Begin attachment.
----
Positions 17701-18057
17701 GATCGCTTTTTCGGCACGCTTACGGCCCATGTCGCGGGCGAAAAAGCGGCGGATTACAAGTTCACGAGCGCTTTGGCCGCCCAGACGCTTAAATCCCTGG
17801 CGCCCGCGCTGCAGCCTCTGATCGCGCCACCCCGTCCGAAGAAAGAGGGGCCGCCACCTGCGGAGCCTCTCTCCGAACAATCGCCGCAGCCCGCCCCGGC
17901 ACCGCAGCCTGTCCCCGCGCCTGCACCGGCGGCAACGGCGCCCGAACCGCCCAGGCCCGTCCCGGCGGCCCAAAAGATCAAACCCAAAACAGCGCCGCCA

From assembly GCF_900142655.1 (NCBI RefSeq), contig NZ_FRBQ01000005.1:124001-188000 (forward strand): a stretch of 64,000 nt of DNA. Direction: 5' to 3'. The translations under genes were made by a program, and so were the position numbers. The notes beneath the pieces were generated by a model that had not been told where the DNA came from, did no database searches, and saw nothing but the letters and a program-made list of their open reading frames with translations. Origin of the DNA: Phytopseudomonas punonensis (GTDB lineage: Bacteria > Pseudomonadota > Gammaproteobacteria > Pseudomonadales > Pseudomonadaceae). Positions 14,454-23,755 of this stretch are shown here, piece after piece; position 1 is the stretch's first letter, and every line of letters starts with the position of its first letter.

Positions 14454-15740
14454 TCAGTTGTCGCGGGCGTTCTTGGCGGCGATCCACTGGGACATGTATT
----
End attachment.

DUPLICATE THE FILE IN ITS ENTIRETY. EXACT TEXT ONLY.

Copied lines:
Positions 17701-18057
17701 GATCGCTTTTTCGGCACGCTTACGGCCCATGTCGCGGGCGAAAAAGCGGCGGATTACAAGTTCACGAGCGCTTTGGCCGCCCAGACGCTTAAATCCCTGG
17801 CGCCCGCGCTGCAGCCTCTGATCGCGCCACCCCGTCCGAAGAAAGAGGGGCCGCCACCTGCGGAGCCTCTCTCCGAACAATCGCCGCAGCCCGCCCCGGC
17901 ACCGCAGCCTGTCCCCGCGCCTGCACCGGCGGCAACGGCGCCCGAACCGCCCAGGCCCGTCCCGGCGGCCCAAAAGATCAAACCCAAAACAGCGCCGCCA

From assembly GCF_900142655.1 (NCBI RefSeq), contig NZ_FRBQ01000005.1:124001-188000 (forward strand): a stretch of 64,000 nt of DNA. Direction: 5' to 3'. The translations under genes were made by a program, and so were the position numbers. The notes beneath the pieces were generated by a model that had not been told where the DNA came from, did no database searches, and saw nothing but the letters and a program-made list of their open reading frames with translations. Origin of the DNA: Phytopseudomonas punonensis (GTDB lineage: Bacteria > Pseudomonadota > Gammaproteobacteria > Pseudomonadales > Pseudomonadaceae). Positions 14,454-23,755 of this stretch are shown here, piece after piece; position 1 is the stretch's first letter, and every line of letters starts with the position of its first letter.

Positions 14454-15740
14454 TCAGTTGTCGCGGGCGTTCTTGGCGGCGATCCACTGGGACATGTATT